Vrishank Saini, a 17-year-old from Calgary, Alta., is off to the University of British Columbia and concentrating his studies and future on neuroscience with a minor in computer science.
But years ago, when Saini was in junior high, something happened that left a lasting impact.
A fellow student died by suicide.
Saini was in complete shock. He didn’t see it coming.
“We were ill-informed about what depression looked like,” said Saini, “and we saw, only when she committed suicide, what depression actually was.
“She was really happy. She was really energetic and she had a bunch of friends. She was on a bunch of teams and yeah, she was really an outgoing person.”
That devastating experience led Saini to develop a free app called Bioscope Wellness. It focuses on mental health, provides the number to the suicide prevention helpline and a place for people to connect over message boards.
“We think sadness when we think depression. We think excessive sleep or lack of sleep and then a lack of appetite,” said Saini, “but it can be diametrically opposite.
“Bioscope Wellness acts as an educational platform to teach those students and other individuals to catch those symptoms – how to reach out, the dos and don’ts, so that we can prevent those similar cases from leading to suicide.”
Saini said the app has been reviewed by medical professionals and administrators monitor chat rooms to provide support and make sure they are safe.
“You can be connected to a group chat where you can chat with other people facing the same adversity that you are.
“You know that you’re not alone.”
Saini said his experience volunteering at the Peter Lougheed intensive psych unit in Calgary had opened his eyes to the impact of mental illness.
He also fears the pandemic is pushing more young people to their breaking point.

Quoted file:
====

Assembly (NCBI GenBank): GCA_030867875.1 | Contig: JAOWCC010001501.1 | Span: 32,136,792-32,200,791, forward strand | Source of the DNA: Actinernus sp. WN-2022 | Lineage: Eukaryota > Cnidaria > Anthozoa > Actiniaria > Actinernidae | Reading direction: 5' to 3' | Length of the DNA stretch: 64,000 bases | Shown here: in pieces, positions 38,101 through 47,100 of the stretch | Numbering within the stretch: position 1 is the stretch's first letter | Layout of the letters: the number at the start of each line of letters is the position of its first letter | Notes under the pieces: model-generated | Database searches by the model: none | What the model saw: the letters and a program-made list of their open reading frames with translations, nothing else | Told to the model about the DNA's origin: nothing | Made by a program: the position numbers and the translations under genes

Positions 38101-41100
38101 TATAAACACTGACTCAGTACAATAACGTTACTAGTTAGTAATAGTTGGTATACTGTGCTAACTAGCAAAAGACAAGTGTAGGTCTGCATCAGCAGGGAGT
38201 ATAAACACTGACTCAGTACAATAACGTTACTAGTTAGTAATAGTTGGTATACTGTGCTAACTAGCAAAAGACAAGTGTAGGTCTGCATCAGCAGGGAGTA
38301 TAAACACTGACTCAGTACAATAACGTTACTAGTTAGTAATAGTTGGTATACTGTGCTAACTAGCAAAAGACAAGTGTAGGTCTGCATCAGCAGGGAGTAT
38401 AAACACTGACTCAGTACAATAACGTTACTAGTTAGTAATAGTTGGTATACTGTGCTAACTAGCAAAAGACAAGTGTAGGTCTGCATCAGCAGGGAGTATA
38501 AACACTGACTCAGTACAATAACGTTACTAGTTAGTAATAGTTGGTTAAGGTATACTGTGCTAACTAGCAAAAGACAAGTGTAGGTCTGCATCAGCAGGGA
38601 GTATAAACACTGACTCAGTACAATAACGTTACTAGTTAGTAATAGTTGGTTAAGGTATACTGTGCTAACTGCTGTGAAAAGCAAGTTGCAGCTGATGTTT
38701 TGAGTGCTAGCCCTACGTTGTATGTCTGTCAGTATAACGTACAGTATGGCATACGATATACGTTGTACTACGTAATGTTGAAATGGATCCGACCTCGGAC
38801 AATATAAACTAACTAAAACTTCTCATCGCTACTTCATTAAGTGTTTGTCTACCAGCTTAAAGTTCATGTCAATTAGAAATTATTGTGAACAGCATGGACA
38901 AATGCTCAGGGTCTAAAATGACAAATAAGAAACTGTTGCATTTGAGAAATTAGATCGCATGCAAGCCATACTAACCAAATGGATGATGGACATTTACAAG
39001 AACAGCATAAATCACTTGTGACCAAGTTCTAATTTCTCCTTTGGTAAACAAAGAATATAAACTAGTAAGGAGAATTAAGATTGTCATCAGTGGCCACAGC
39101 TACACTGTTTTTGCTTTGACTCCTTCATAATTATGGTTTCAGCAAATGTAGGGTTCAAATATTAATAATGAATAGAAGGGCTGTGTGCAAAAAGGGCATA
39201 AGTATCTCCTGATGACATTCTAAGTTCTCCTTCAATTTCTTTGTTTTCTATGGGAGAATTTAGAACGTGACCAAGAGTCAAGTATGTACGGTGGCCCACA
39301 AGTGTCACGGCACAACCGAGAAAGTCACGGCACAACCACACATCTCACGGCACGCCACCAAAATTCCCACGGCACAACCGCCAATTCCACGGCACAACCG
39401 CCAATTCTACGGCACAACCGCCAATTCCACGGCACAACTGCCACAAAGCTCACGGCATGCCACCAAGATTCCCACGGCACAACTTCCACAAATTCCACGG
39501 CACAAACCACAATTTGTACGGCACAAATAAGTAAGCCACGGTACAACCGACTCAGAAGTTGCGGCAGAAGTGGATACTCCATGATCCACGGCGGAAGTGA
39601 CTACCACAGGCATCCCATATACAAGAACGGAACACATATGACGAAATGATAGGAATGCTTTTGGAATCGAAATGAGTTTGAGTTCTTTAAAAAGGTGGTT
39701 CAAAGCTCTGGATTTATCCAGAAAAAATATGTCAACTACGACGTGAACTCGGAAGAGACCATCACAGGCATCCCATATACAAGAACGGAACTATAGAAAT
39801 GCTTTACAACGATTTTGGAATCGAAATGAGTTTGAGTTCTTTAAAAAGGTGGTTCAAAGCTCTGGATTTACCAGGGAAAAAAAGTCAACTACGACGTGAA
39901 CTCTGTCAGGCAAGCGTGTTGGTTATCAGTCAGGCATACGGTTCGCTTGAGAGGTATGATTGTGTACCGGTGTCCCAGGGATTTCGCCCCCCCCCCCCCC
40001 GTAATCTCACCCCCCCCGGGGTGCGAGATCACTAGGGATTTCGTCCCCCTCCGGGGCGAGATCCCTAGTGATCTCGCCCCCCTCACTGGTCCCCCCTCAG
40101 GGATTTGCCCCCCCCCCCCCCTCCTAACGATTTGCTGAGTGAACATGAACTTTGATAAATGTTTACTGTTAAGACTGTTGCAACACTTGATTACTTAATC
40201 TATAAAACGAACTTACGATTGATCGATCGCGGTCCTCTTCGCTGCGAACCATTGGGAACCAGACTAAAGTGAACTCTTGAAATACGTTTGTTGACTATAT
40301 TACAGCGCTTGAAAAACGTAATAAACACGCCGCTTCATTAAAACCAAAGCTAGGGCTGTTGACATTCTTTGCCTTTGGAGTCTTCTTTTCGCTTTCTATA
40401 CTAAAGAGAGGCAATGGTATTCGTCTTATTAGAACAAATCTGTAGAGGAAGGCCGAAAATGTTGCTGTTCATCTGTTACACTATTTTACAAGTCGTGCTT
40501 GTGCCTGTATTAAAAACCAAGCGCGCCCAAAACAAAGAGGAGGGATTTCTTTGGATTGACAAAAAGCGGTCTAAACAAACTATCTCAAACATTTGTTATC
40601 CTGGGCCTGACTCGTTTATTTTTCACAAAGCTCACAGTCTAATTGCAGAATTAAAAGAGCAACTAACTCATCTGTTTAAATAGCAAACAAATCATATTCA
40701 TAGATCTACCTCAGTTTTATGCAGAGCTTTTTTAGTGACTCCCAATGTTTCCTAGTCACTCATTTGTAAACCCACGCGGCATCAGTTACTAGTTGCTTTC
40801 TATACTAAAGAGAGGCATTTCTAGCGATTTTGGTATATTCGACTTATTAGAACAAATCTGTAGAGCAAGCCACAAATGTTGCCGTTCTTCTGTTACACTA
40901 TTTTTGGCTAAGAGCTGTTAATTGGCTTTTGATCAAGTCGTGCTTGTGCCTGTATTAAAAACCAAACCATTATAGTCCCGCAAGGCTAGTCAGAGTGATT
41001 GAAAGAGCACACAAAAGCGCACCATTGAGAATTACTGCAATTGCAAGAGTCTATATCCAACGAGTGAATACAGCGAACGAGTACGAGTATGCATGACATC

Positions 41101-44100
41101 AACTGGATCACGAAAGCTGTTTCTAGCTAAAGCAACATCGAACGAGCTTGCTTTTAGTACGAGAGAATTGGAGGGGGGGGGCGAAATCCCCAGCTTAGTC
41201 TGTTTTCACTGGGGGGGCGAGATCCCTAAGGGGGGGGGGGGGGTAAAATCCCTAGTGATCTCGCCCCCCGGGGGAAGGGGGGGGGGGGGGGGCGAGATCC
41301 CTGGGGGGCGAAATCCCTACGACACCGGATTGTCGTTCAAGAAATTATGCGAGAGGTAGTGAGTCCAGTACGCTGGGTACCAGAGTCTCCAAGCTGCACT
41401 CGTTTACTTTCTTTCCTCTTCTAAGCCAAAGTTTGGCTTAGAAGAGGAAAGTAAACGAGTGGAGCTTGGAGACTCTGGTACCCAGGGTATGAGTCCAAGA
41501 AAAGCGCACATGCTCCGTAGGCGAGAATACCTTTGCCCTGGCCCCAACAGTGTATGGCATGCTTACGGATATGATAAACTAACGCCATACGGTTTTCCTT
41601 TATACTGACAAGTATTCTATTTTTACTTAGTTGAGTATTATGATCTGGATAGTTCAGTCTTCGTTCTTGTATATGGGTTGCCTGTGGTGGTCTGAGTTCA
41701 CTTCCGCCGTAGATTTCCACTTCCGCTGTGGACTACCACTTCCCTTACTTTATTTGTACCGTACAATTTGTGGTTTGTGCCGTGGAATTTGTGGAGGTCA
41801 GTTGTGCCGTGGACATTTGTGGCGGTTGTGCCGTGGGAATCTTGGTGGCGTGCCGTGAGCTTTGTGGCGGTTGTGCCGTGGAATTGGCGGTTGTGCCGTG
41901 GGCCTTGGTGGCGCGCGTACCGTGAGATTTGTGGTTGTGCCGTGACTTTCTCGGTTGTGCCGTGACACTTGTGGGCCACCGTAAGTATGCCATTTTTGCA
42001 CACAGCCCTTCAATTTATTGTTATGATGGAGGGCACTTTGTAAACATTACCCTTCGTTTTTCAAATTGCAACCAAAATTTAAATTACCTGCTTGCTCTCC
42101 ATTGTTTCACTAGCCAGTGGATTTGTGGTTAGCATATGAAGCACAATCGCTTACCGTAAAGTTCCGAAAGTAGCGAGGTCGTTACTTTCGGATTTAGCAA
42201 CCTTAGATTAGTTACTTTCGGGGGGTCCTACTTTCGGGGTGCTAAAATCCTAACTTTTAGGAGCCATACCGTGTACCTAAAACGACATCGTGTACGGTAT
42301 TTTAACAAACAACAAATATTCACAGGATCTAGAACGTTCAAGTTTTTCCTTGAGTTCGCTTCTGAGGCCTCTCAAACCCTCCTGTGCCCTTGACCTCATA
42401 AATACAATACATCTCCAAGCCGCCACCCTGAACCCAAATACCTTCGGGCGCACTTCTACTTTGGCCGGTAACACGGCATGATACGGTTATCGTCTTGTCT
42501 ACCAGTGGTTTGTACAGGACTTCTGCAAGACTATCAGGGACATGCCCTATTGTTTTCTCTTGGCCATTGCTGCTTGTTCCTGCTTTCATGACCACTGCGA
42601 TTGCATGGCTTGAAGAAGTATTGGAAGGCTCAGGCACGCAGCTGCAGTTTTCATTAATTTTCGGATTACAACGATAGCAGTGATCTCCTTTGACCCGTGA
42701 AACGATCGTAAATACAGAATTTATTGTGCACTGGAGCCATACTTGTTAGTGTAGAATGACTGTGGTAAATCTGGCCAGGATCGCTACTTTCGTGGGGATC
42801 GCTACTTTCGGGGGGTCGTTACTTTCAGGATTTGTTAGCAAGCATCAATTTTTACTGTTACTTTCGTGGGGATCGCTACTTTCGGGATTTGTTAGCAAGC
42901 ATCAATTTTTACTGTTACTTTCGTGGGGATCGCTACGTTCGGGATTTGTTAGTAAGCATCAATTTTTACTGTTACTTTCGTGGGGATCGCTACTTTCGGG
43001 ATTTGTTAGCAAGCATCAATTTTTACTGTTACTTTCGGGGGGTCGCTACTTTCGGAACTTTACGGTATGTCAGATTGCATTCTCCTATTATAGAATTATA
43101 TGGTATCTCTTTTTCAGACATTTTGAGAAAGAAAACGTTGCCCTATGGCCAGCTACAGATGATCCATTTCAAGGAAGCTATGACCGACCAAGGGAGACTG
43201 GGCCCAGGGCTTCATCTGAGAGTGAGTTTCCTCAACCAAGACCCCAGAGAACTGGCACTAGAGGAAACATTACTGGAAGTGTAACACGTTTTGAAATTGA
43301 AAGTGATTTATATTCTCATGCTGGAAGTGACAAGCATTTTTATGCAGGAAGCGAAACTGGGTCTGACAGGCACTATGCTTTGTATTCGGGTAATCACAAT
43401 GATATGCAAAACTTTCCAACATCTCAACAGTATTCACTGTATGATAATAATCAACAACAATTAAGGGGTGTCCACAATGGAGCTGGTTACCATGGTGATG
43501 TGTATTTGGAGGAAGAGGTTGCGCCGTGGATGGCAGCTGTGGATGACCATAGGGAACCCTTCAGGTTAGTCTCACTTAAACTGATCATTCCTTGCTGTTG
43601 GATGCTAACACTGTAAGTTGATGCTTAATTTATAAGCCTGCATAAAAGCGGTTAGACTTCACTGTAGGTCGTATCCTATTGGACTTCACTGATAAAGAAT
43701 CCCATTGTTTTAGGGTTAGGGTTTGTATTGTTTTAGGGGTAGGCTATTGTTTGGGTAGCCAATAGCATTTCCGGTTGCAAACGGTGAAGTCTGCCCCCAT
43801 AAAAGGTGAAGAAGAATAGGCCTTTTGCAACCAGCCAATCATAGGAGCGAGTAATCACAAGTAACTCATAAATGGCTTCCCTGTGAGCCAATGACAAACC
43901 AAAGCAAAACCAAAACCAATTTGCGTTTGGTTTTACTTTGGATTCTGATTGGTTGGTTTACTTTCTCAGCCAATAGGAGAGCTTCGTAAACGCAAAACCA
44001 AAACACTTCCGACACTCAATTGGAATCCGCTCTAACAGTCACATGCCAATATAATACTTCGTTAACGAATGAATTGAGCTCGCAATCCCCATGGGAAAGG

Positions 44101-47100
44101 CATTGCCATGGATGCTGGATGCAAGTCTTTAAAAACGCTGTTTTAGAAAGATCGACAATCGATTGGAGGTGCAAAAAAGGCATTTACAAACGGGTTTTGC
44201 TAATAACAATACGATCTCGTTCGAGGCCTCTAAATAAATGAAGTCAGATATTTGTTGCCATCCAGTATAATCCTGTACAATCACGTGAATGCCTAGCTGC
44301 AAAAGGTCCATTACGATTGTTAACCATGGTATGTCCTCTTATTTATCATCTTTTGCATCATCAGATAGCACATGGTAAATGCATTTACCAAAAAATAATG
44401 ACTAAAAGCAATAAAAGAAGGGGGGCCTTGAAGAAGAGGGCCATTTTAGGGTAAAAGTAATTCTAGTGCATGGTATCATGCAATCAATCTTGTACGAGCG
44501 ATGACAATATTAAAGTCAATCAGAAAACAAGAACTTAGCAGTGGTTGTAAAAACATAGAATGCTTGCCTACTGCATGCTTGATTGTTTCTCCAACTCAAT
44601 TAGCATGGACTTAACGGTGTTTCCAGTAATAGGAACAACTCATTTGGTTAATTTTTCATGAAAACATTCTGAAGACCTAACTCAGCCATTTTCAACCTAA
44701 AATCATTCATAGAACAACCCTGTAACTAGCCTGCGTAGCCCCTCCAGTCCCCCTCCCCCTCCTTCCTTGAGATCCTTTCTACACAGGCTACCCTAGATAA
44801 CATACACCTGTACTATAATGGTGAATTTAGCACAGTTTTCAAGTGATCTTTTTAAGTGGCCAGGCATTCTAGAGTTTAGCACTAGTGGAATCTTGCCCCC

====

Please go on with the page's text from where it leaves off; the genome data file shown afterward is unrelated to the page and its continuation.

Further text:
“Depression can hit anybody at any time.”
Mara Grunau, executive director for the Centre for Suicide Prevention, said preliminary numbers show suicide deaths in Canada are down — but crisis calls have increased.
“I think it’s fair to say that a lot of crisis centres are reporting a lot of COVID calls,” Grunau said.
“So Canadians are reporting that they’re generally feeling like they’re languishing.”
While crisis calls have increased “significantly,” Grunau said it could be because more people are asking for help.
“We are not seeing an increase in suicide in any demographic. However, anecdotally, many health authorities are reporting an increased number of young people presenting to the emergency room departments in mental health crisis.”
Grunau wants everyone to watch for possible signs of suicide.
“What we encourage people to watch for is a significant change in behaviour, either way.”
She stressed intervention works. Start a conversation and be specific, said Grunau.
“You’re never at the dog park anymore,” or “You took down your Facebook page.
“What’s going on? Are you thinking of suicide?
“Which is a very difficult question to ask. But if we say the word, they don’t have to.”
If someone answers yes, Grunau said try to not panic and call the crisis line together.
“Just help them get to help.”
Saini believes more conversations about suicide will save lives — and just like his fellow student who died, understanding severe depression can look different for everyone.
“She was using that energy, that happiness to shield her true self and her true state.”
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